by Mark Rudolph
After the storm, we walk down through the woods to the lake.
You say, "I have something I want you to see."
It's the first thing you've said to me all morning. You're punishing me for some reason—the scalded coffee, the uncaught mouse in the pantry, or the downed telephone lines. If I asked, it would only make things worse between us.
Everything is freshly scrubbed: the green moss on the stones, the wet leaves sticking to my shoes. With the sky still cloudy and trees lacking shadows, I peer through a silver mist and remember having read that the brain, if deprived of adequate light, will imagine definition and color, height and depth. The need to see creating something to see.
I stop to peer at a spider web, no longer a sheer gauze, but now pearled with rain, but you tell me to keep moving, there may be copperhead nearby, cold and wet, unwound and waiting for the sun. Another mistake I've made. Another error in judgment.
When we reach the bank littered with cracked limbs and storm debris, you point to the center of the lake, saying, "There," where I see a large bush floating. But, no, I'm wrong again. It's a sycamore floating upright or resting on the bottom.
Sunlight breaks through the clouds, and the leaves come alive all at once, flashing gold and green. You smile, pleased with yourself, as if you had arranged it for me, but you don't understand what must have come before: thunder; wind striking the tree at just the right angle, with just the right force; and the lake heaving in fear and anger.
Perhaps the sycamore had stored in its taproot the inevitability of it and leaned a little each day into the lake. Or it sensed something on the other side—a firmer soil, a freer light—and yearned so much that it had to make this last desperate attempt.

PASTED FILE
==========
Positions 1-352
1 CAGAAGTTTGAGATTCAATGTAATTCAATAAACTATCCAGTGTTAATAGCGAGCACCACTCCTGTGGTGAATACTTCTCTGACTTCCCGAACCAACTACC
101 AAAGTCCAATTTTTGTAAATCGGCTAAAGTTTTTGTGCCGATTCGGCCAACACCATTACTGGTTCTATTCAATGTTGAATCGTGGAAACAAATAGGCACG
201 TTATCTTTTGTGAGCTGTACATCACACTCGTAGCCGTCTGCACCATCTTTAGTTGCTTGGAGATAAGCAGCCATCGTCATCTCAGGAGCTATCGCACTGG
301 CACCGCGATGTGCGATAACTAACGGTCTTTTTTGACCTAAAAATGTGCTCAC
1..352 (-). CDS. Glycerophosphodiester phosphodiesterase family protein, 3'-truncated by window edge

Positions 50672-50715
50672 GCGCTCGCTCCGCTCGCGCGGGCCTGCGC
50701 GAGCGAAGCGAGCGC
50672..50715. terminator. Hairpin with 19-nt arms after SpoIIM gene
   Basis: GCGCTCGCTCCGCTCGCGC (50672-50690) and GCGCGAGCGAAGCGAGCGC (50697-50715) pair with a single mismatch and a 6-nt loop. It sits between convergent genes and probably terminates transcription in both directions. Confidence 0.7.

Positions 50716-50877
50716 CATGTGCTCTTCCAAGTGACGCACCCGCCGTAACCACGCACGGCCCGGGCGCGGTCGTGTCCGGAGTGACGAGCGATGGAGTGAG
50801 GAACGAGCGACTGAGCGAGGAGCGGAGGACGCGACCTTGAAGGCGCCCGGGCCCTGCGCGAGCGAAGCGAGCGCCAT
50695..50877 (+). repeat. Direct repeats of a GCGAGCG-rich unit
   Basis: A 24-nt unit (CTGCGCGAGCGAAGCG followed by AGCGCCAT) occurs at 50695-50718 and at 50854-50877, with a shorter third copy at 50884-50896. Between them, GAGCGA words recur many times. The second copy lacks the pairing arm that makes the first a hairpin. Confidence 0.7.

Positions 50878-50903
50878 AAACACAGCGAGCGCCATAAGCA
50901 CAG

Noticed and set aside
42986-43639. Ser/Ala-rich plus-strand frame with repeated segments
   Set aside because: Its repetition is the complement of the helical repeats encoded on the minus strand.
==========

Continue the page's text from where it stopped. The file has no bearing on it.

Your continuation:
I turn to tell you, but you have already lost interest. You signal to a stranger across the lake, your arms flashing above your head.
This is it, I think, and close my eyes. The last miscommunication. The last misunderstanding that splits us apart.
I walk into the lake, shedding skins as I go. First the loose skin of
clothes falls apart at the seams and drifts away on the current.
Then the skin of pain unravels like an indigo skein and trails out over
the water. Last the crimson skin of love peels away like wet leaves,
each ragged piece hissing as it strikes the lake. Finally, diamond-eyed,
all sinew and scales, I swim
toward the tree; my wake cuts an expanding sine wave.
Winding into the ivory branches, I let the sun evaporate all thoughts
of what I've left behind. I flick my tongue in and out, tasting you
on the wind, a flavor like scorched earth, and all the while, you call
and call in a language I no longer understand. Perhaps I never did.
Mark's fiction and poetry have appeared in Strange
Horizons, Electric Wine, Chiaroscuro, Lady Churchill's
Rosebud Wristlet and other print and electronic venues. He is also
a graduate of the Clarion Science Fiction & Fantasy Writers' Workshop.
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